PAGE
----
The media's preseason pick to win the Pac-12 Conference might have trouble finishing in the upper half of the West Coast Conference if this was any indication.
"It's definitely not how we wanted to start the season off," said small forward David Wear, who had 13 points in his UCLA debut, "but it is the first game and it's a long season. We're going to get back to practice and do whatever we can to get better."
UCLA BASKETBALL: Lions crash homewarming party for No. 17 Bruins, who fall
By Vincent Bonsignore Staff Writer
Posted: 11/11/2011 10:58:06 PM PST
Updated: 11/11/2011 11:34:07 PM PST
It wasn't an aircraft carrier, and the president of the free world wasn't in the stands watching.
While the UCLA basketball home opener Friday at the Sports Arena against Loyola Marymount lacked the pizazz and pageantry of the North Carolina-Michigan State match up on the deck of the USS Carl Vinson in Coronado it certainly didn't lack for nostalgia.
On top of the drama, the No. 17 Bruins could have done without in a 69-58 loss to the Lions.
Drama, as in their LMU neighbors giving them big-time problems from the get-go, never once backing down and pretty much controlling the tempo and game throughout.
As in the Lions' Ashley Hamilton torching the Bruins for 23 points and Anthony Ireland adding 21.
And their fans chanting "This is our house" by the end of the game.
"We really had no pressure tonight. We just wanted to play our game," Hamilton said.
"They drove us all night," UCLA coach Ben Howland said. "They were great."
As in UCLA forward Reeves Nelson playing on a sprained left ankle, and looking a bit out of sorts while scoring 13 points and grabbing 12 rebounds.
As in UCLA sophomore center Joshua Smith never getting untracked, despite owning a huge height and girth advantage over the Lions.
Smith had five points and four rebounds. But he took just four shots in 16 minutes against a smothering Lions' defense that utilized a variety of different looks against him.
"He never got in sync," Howland said.
And finally, as in the Bruins taking poor shots offensively and making too many mental errors defensively.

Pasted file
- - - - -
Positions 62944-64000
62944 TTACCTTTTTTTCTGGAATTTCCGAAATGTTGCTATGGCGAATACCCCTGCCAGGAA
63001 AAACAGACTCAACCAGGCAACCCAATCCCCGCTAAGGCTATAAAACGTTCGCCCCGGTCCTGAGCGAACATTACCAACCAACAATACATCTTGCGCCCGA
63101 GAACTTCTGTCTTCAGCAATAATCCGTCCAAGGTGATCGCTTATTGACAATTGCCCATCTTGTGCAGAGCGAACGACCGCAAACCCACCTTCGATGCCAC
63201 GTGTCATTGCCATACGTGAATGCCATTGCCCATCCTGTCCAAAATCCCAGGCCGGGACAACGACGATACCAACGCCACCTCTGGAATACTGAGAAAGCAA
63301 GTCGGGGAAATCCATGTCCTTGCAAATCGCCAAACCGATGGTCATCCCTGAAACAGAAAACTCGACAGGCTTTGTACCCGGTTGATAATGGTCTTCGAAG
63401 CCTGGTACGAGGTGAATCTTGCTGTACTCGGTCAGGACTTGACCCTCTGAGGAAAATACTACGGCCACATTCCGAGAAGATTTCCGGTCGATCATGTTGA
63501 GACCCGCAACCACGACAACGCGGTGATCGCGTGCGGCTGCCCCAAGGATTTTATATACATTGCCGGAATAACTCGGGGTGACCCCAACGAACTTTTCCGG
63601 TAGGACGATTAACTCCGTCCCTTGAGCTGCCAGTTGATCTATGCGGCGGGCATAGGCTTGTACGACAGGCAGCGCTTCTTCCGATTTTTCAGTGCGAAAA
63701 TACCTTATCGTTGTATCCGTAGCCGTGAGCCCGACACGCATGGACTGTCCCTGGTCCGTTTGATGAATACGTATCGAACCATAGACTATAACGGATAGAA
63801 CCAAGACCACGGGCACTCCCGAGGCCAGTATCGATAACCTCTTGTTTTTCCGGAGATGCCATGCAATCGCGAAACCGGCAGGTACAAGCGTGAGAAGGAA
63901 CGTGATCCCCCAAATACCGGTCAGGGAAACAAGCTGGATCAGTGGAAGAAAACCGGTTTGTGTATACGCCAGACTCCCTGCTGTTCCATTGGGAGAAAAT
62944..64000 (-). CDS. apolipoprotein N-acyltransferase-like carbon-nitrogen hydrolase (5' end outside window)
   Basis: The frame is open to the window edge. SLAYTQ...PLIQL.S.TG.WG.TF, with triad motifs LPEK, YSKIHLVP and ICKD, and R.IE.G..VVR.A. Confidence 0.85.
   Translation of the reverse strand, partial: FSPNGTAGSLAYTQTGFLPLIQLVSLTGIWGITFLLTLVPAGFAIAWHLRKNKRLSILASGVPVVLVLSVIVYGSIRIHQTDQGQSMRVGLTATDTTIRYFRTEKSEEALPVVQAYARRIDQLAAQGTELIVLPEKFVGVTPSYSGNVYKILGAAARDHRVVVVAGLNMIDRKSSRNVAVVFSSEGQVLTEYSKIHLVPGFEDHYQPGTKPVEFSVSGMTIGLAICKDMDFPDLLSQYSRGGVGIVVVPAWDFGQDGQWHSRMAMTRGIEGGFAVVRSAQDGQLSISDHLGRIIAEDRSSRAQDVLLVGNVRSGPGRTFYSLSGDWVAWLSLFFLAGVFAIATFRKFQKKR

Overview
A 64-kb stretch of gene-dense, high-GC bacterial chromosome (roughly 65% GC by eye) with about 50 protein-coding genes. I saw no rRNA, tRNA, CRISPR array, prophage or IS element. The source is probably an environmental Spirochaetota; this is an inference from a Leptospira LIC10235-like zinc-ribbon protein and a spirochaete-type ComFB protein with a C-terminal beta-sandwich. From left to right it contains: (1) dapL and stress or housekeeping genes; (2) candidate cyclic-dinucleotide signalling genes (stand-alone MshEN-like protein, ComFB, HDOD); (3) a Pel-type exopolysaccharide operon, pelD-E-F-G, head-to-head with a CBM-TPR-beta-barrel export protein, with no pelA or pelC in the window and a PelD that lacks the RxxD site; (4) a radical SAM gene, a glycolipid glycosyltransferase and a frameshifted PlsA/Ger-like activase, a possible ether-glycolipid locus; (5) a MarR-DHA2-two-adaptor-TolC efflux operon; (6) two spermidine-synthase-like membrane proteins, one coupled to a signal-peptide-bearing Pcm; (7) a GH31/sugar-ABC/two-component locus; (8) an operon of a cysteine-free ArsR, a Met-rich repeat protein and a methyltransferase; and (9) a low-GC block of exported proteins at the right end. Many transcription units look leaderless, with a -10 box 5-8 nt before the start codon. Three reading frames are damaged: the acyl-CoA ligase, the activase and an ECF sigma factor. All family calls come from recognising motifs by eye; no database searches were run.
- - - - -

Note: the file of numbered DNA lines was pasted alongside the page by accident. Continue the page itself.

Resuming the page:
LMU shot 66.7 percent on 3-pointers, making 10 of 15, and burned the Bruins time and again on dribble drives.
The Bruins took 15 3-pointers and made just two of them. They shot just 40.7 percent from the field overall.
"We took some ill-advised shots when we probably should have held it," UCLA forward Travis Wear said.
All in all, it was a dreadful start to the season for the Bruins but a memorable one for the Lions, who now have three wins against UCLA in 18 meetings.
"Definitely not the way we wanted to get started," said UCLA forward David Wear, Travis' twin brother.
Wear added 13 points to join Nelson for the team lead, while Travis added 11 points and eight rebounds.
The Wears, who transferred to UCLA from North Carolina in the spring of 2010 and sat out all of last season per NCAA rules, enjoyed productive debuts while flashing the skills that made them such high recruits out of Mater Dei High.
If you're wondering why the Bruins were at the Sports Arena to begin with, keep in mind they will play 18 games there this year and four at the Honda Center in Anaheim while Pauley Pavilion gets its long-awaited facelift.
The new Pauley is scheduled to open next season, but for now UCLA will play a little back to the future while playing the majority of its games at its former home next door to the Coliseum - and adjacent to USC.
UCLA played six years at the Sports Arena (1959-65) and compiled a 67-14 record, finishing off their stay riding a 27-game winning streak and consecutive NCAA championships - the Bruins' first two titles under John Wooden.
By the 1965-66 season they moved onto Pauley Pavilion, although they returned to the Sports Arena periodically during the years USC called it home.
Still, considering it had been so long since playing there as a home team, it took a little while for the Bruins to get a feel for their new digs.
The unfamiliarity, combined with a scrappy LMU team hoping to completely ruin UCLA'S home opener, made what seemed like a sure blowout a competitive game.
In fact, the Lions opened a 53-42 lead with 12:01 remaining on a pair of free throws by Hamilton.
The Bruins went on an 8-2 run from there, capped off by a layup from Reeves Nelson. To draw within 55-50 with 7:35 to play, and all of a sudden they were right back in it.
C.J. Blackwell answered with a 3-pointer and the Lions were back up 58-50, and three minutes later Hamilton sank a 3-pointer to put LMU ahead 65-55 with 3:40 remaining, and never relinquished control.
"We have a lot of work to do," Howland said.